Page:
HEALING A WOUNDED COUNTRY
The independent medical humanitarian organization Médecins Sans Frontières/ Doctors Without Borders has been providing health care in Haiti for 19 years. After the earthquake hit, its regular cadre of 800 field staff in Port-au-Prince quickly expanded to 3,400 people working in 26 hospitals and clinics. Two representatives from the organization explain why restoring Haiti’s health care system to what it was before the quake would be a travesty — because Haitians deserve so much better. Paul McPhun and Kevin Coppock offer some ideas for how to get it right this time.
Paul McPhun and Kevin Coppock
Il y a maintenant 19 ans que l’organisme humanitaire indépendant Médecins sans frontières fournit des soins médicaux en Haïti. Au lendemain du séisme, il a rapidement augmenté son effectif de terrain de 800 à 3 400 personnes, qui travaillent actuellement dans 26 cliniques et hôpitaux de Port-au-Prince. Deux de ses représentants expliquent ici qu’il serait dérisoire de rétablir le système de santé tel qu’il l’était avant le séisme, puisque les Haïtiens méritent beaucoup mieux. Paul McPhun et Kevin Coppock proposent quelques idées visant à créer cette fois un système de santé digne de ce nom.
he immediate emergency phase may be over, but the long-term work is just beginning, and it’s no less an emergency,” warned Karline Kleijer, Médecins Sans Frontières (MSF) head of mission, a mere seven weeks after the January 12 earthquake. The future remains uncertain for essential health care in the affected region of Haiti. Before the catastrophe, more than half of the Haitian population could not afford health care. More than 70 percent of them were reported to be living on less than US$2 per day. The capital, Port-au-Prince, a city of 3.5 million people, with many living in slums, had 21 public health facilities and only four hospitals. These fee-for-service facilities lacked medical staff, equipment and supplies. Haiti’s health care system before the earthquake was insufficient to address the basic medical needs of the population in Portau-Prince. Now, in the aftermath of the earthquake, the level of medical need has increased dramatically. As we write this Policy Options article, more than two months after the cataclysm, many of the smaller medical organizations have left or are leaving. MSF sees a limited, and certainly inadequate, response to providing basic shelter to the displaced. Reflecting back on the aftermath of previous natural disasters in Haiti leaves us far less convinced than others who see the outpouring of global compassion for earthquake victims as an indicator that everything will turn out for the better in the end. Will there be sufficient medical capacity to deal with the large numbers of patients requiring postoperative care,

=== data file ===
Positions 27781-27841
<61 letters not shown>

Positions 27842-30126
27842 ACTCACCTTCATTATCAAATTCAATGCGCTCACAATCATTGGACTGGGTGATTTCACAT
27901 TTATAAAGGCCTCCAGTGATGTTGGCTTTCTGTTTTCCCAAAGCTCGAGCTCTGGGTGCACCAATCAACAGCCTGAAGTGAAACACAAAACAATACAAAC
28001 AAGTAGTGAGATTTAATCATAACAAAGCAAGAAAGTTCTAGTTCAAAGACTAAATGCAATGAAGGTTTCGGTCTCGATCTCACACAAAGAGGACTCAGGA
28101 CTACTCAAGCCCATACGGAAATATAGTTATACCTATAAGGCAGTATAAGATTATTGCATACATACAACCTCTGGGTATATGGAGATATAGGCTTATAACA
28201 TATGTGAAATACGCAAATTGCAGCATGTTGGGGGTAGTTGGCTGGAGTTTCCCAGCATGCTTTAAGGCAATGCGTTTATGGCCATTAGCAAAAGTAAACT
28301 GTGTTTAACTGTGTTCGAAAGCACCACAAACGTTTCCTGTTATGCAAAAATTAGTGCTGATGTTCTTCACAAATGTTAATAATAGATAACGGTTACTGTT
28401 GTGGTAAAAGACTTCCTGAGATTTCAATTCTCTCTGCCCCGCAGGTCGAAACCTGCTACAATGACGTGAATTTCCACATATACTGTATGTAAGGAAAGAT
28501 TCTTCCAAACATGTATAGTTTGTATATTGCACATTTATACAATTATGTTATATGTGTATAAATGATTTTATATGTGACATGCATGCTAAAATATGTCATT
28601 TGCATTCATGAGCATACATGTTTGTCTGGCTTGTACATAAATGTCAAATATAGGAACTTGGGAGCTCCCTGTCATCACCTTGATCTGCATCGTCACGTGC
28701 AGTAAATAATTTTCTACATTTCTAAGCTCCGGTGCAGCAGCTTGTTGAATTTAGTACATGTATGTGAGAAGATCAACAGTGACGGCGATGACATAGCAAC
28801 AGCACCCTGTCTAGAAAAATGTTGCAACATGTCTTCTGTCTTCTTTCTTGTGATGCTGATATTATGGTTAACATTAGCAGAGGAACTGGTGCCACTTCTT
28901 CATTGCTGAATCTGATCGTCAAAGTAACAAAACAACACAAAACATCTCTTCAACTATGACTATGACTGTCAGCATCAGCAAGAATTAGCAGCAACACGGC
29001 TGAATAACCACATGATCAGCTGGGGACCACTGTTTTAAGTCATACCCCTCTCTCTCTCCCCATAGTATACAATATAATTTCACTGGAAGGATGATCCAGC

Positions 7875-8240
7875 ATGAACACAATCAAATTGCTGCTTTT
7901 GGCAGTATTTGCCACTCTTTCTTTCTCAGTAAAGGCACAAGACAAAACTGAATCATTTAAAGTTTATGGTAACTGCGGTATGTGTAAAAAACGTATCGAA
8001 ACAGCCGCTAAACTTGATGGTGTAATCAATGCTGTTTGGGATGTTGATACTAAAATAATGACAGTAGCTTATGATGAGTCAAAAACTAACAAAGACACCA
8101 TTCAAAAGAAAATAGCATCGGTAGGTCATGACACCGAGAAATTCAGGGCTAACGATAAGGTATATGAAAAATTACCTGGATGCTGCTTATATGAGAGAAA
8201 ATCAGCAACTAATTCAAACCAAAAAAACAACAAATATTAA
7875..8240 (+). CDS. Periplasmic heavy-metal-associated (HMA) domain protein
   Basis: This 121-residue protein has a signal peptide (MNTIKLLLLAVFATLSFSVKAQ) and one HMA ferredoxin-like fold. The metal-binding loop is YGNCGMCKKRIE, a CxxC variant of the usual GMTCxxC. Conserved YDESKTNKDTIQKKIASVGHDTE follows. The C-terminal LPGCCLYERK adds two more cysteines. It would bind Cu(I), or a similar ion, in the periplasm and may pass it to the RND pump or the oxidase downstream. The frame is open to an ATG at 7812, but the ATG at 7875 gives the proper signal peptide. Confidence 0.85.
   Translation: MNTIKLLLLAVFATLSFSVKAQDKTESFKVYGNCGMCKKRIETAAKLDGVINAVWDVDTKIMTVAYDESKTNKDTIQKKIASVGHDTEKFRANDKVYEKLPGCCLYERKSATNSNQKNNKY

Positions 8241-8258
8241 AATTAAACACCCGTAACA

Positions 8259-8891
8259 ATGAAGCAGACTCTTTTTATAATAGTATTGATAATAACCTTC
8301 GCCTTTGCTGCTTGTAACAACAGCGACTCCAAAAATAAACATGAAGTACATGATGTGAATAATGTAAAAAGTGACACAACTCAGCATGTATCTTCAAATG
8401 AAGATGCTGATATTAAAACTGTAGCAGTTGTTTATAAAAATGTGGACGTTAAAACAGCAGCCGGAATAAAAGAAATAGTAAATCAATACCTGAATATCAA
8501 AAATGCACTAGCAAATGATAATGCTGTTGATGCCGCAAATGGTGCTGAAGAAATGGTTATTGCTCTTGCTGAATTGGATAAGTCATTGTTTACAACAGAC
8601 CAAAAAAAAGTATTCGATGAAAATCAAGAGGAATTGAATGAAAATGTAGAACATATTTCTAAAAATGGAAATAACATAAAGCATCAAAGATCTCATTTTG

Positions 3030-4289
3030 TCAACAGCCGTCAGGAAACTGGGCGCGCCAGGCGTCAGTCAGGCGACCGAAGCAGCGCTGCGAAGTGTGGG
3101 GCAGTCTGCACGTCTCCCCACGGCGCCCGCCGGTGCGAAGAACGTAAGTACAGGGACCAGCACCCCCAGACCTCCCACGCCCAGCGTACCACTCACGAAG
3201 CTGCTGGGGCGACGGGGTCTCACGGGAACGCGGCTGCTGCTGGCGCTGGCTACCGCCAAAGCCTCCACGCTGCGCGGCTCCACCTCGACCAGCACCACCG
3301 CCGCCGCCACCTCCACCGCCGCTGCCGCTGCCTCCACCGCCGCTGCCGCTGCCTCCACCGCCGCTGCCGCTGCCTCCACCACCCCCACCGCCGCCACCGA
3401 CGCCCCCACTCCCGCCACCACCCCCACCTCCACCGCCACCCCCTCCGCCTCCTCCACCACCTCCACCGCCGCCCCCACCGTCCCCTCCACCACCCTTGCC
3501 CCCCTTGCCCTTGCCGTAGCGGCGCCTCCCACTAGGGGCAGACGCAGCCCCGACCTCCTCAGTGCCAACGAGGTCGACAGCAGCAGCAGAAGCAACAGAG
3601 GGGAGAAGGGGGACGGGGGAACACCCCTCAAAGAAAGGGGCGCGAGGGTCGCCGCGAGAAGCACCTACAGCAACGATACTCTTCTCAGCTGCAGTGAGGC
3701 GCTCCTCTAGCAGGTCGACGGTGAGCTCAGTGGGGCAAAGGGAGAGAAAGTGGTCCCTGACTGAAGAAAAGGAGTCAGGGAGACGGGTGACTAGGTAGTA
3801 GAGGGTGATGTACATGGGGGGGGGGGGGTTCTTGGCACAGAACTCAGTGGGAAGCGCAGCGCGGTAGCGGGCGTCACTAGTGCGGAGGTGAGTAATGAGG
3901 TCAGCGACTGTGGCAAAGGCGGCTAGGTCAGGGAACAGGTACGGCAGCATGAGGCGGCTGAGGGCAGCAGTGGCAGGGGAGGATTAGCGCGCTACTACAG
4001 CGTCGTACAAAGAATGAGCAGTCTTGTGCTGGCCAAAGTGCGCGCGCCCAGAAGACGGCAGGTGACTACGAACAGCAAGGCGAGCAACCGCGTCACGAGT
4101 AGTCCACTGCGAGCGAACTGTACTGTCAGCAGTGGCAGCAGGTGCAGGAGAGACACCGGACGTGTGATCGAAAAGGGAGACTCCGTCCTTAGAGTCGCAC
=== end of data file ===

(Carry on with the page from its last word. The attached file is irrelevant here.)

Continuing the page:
specifically rehabilitative and psychological care, over a longer period? How many Haitians will suffer from living in inhumane, undignified living conditions in overcrowded and violent camps without access to adequate shelter and sanitation? Will many of Haiti’s displaced experience a second traumatic displacement when the hurricane season slams them in June? Will there be enough medical capacity, after six months to one year, to deal with the normal levels of medical emergencies experienced by cities of this size? MSF medical teams already in Haiti on the night of the earthquake faced extreme conditions: severe injuries, small fires burning, corpses on the streets, frantic crowds searching desperately for buried loved ones and widespread levels of physical devastation. The wounded poured into MSF’s makeshift hospitals on the streets. Our staff struggled to treat the influx, while at the same time trying to locate their own colleagues and families, many trapped in rubble.
he first phase of the medical response with mass casualties lasted about 10 to 14 days. Several MSF hospitals were severely damaged. Survivors pulled patients and other staff — both dead and wounded — from the rubble. La Trinité trauma centre collapsed with patients and staff inside, including our most senior surgeon, Erick Edouard, who was one of the seven MSF employees killed in the quake. The Maternité Solidarité emergency obstetrics hospital managed by MSF Canada was rapidly evacuated as it was on the brink of collapse. Babies don’t stop being born when disaster hits, and POLICY OPTIONS APRIL 2010